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Comic Book Legends Revealed #261

Welcome to the two-hundred and sixty-first in a series of examinations of comic book legends and whether they are true or false. Click here for an archive of the previous two hundred and sixty.

Comic Book Legends Revealed is part of the larger Legends Revealed series, where I look into legends about the worlds of entertainment and sports, which you can check out here, at legendsrevealed.com. I’d especially recommend you check out this installment of Novel Legends Revealed to find out if Charles Dickens was really paid by the word!

Let’s begin!

COMIC LEGEND: Joe Rubinstein ghost-penciled Wolverine #3 for Frank Miller.


Reader Jesse wrote in the other day to ask:

Someone just told me one I’d never heard before: supposedly Frank Miller started working on issue #4 of the classic Wolverine mini-series written by Chris Claremont before he finished issue #3. Joe Rubinstein pencilled and inked issue #3 aping Miller’s style and accepting only his inker’s credit, but was paid a full page rate and what would have been Miller’s royalties for the issue.

I just looked at the trade paperback and it sure looks like Miller’s layouts- albeit with Rubinstein’s inks- to me. But now I’m curious.

Well, first of, let’s take a look at a few pages from Wolverine #1, by Miller and Rubinstein…

Here’s a few pages from #3…

And here’s a few pages from #4…

I don’t really see any significant differences in the issues, either, but as it turns out, if there WERE any differences, there was a very good explanation for any difference between how each issue appeared.

I asked Joe Rubinstein about the story, and he graciously answered that he had never heard that story before, but he could explain why the art might look a bit different. You see, Miller laid out all the issues very quickly, all four issues in about a month (Rubinstein called it “almost the Kirby Barrier”).

Rubinstein then spent nearly two months finishing the layouts for #1, then about a month for issues #2 and 3, and finally, for issue #4, less than a month.

So that likely would explain any differences in the issues.

Also, just in a general “this art looks different than Daredevil,” Rubinstein noted that, while Klaus Janson eventually ended up also finishing Miller layouts on Daredevil, for much of their run Janson worked off of actual penciled artwork, hence the change in art style from Daredevil to Wolverine (here are a few Miller penciled/Janson inked pages)…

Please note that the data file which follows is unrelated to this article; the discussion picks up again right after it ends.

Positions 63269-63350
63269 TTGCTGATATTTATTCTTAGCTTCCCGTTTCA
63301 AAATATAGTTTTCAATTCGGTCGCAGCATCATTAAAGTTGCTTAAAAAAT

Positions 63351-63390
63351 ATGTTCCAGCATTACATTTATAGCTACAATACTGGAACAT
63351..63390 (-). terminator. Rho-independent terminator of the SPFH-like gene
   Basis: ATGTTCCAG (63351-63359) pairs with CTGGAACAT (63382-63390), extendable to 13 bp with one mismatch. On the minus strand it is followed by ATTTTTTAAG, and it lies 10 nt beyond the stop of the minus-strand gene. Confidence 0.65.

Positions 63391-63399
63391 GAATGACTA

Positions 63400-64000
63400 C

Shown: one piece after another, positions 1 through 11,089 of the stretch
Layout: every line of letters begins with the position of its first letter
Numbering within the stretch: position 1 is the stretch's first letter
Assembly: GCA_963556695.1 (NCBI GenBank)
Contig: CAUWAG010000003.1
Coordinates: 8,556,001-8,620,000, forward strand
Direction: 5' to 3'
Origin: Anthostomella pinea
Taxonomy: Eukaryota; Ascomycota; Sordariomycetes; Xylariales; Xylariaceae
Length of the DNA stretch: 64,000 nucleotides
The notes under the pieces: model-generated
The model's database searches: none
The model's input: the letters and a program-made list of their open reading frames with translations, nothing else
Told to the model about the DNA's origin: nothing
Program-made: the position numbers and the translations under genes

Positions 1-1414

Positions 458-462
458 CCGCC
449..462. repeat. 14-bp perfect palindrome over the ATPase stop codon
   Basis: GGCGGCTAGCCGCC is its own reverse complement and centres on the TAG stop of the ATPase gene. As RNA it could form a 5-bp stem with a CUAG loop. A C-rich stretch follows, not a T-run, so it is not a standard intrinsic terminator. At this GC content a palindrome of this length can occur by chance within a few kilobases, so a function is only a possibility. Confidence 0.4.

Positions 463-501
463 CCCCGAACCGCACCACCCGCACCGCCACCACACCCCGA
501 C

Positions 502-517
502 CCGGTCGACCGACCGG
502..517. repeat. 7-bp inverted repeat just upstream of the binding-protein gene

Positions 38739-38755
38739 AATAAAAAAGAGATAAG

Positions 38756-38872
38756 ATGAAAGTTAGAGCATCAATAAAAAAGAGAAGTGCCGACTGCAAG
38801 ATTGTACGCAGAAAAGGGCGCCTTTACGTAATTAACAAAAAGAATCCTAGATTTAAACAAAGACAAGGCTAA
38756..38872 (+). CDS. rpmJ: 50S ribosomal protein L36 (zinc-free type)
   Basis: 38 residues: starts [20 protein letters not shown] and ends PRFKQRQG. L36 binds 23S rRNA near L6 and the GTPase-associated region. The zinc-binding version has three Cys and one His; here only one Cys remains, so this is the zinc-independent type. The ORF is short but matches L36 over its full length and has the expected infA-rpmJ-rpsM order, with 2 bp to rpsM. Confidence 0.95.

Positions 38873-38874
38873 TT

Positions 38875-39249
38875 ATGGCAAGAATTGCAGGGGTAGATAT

It IS true to note, though, that Miller is credited for pencils for the entire mini-series as opposed to layouts, so there is something to be said, I guess, for Rubinstein not getting “enough” credit for the mini-series.

Anyhow, thanks to Jesse for the question and thanks to the great Joe Rubinstein for the awesome information! You know who’s a great inker? Joe Rubinstein. I don’t know if he’s doing any regular series since he and Mike Norton left Green Arrow/Black Canary, but if he isn’t, he totally should be, as he’s way too good not to be used on a monthly book.

COMIC LEGEND: For almost the first FIVE years of the Garfield comic, Odie was not Jon’s dog.


When Jim Davis’ Garfield debuted in June of 1978, it looked a lot different than what people would think of when they picture the famous strip…

And while the visuals were certainly a lot different, Davis was also experimenting with the SET-UP of the strip, as well.

He eventually figured that he needed for Jon to have another human around to talk to, so in August of that year, he introduced a roommate named Lyman….

and with Lyman came a certain familiar canine…

Well, pretty quickly, Davis realized that he really didn’t NEED another human, and after awhile, Lyman was pretty much non-existent in the strip until finally, at the end of April, 1983, he made his last appearance in the regular comic strip…

Odie popped up a week or so later…

And at the end of May 1983 we got our new status quo – Odie and Garfield were now BOTH Jon’s pets…

Story continues below

And that’s how it has been ever since!